All of the dishes we tried were outstanding, but a month later I still find myself thinking about the pastas at Vetri. They were all incredibly light and the accompanying sauces were so delicate. In addition, the other ingredients in each dish (seafood, vegetables, cheeses, etc.) were thoughtfully chosen, so that all the elements in each dish complemented, rather than competed with, each other.

As you might expect at a fine dining establishment, portion sizes for each dish weren’t huge. But, they were just the right size for the two of us to share. In addition, many of the dishes, particularly the pastas and the meats, were on the heavier side. So, we definitely left feeling full and satisfied.

Service was impeccable throughout our meal. The servers explained all of the elements of each dish as it was presented and were very knowledgeable about how everything was made. They checked in with us regularly throughout the meal, without being overbearing or rushing us through the courses. At the end of the night, we were given ricotta cookies and a copy of the menu to take home as souvenirs. I tucked the latter item away so that we will be able to remember how we celebrated Little B before she was born.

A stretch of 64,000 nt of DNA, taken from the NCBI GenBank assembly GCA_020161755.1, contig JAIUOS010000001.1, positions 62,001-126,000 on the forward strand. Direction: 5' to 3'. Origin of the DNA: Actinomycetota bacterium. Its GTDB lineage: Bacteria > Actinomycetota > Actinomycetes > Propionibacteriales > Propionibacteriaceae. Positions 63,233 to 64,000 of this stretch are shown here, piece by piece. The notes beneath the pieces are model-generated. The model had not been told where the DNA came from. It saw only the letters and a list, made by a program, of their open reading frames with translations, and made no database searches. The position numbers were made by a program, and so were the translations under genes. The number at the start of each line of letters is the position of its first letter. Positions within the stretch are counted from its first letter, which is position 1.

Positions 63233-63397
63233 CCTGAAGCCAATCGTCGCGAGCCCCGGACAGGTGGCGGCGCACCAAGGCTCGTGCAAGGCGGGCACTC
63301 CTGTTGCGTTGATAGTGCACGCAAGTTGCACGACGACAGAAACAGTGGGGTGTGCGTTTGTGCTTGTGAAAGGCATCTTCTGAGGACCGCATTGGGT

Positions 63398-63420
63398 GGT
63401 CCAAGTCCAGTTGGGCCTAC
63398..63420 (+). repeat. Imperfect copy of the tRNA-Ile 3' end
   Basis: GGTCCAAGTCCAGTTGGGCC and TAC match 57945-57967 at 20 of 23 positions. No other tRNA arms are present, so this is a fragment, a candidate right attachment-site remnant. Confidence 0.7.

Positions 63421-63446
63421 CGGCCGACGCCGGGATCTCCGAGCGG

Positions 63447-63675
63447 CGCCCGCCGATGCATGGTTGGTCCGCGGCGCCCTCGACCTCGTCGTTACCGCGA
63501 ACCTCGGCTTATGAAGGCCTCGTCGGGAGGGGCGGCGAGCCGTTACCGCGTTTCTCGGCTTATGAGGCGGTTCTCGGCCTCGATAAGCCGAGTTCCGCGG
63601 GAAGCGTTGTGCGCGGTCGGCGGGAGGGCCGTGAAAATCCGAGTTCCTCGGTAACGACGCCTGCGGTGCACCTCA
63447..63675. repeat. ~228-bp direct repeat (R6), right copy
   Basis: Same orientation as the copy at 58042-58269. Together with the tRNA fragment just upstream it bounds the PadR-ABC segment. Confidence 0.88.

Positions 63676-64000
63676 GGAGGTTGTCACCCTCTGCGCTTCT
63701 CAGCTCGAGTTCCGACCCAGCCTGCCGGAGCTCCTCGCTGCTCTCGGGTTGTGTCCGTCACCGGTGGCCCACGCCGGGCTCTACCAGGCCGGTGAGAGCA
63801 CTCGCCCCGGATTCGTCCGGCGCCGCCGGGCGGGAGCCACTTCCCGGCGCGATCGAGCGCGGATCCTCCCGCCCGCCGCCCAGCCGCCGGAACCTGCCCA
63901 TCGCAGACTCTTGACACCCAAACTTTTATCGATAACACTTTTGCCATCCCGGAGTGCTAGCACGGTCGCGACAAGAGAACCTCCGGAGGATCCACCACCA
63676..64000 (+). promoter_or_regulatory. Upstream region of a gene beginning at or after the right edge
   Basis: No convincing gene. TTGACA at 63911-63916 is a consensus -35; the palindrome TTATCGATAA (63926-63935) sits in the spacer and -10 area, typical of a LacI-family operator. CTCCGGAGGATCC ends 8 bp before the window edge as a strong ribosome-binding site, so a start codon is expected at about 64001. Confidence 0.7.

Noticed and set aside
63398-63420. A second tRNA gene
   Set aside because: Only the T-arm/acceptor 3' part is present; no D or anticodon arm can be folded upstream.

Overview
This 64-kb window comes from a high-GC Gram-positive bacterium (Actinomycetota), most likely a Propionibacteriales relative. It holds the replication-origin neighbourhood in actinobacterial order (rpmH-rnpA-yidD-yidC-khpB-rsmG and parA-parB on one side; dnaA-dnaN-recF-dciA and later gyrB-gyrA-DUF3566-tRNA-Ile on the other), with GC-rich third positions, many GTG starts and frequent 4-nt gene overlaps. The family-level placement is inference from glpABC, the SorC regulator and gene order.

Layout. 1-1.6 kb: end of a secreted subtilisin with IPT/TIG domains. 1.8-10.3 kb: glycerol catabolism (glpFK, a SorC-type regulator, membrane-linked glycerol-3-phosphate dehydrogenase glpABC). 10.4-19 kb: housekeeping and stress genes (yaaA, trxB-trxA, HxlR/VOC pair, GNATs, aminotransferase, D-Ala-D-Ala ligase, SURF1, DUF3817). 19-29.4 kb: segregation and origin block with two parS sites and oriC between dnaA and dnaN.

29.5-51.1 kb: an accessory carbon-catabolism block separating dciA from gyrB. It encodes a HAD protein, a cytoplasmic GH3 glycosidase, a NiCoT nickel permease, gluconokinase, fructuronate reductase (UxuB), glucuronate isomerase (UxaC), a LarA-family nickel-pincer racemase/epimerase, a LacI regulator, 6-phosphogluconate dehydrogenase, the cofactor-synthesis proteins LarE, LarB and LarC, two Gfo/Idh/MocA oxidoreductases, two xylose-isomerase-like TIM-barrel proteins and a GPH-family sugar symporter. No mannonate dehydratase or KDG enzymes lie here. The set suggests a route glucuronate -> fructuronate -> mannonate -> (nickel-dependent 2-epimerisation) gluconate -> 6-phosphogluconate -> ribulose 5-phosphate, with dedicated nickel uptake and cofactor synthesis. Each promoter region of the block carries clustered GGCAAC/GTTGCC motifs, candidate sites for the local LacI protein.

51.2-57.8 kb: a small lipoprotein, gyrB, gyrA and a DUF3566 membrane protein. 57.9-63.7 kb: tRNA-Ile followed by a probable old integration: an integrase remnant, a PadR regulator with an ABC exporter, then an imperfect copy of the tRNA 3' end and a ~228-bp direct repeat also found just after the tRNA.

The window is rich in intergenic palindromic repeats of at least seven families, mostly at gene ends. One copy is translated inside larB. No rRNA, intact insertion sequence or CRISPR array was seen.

At $155 per person, Vetri probably isn’t going to be in your regular restaurant rotation (if you have even deeper pockets, you can opt for one of the wine pairings, which start at $90). But, the combination of delicious food, exceptional service and intimate atmosphere makes it worth experiencing at least once, particularly if you have a special occasion to celebrate.

 

Speak Your Mind

*

Website Protected by Spam Master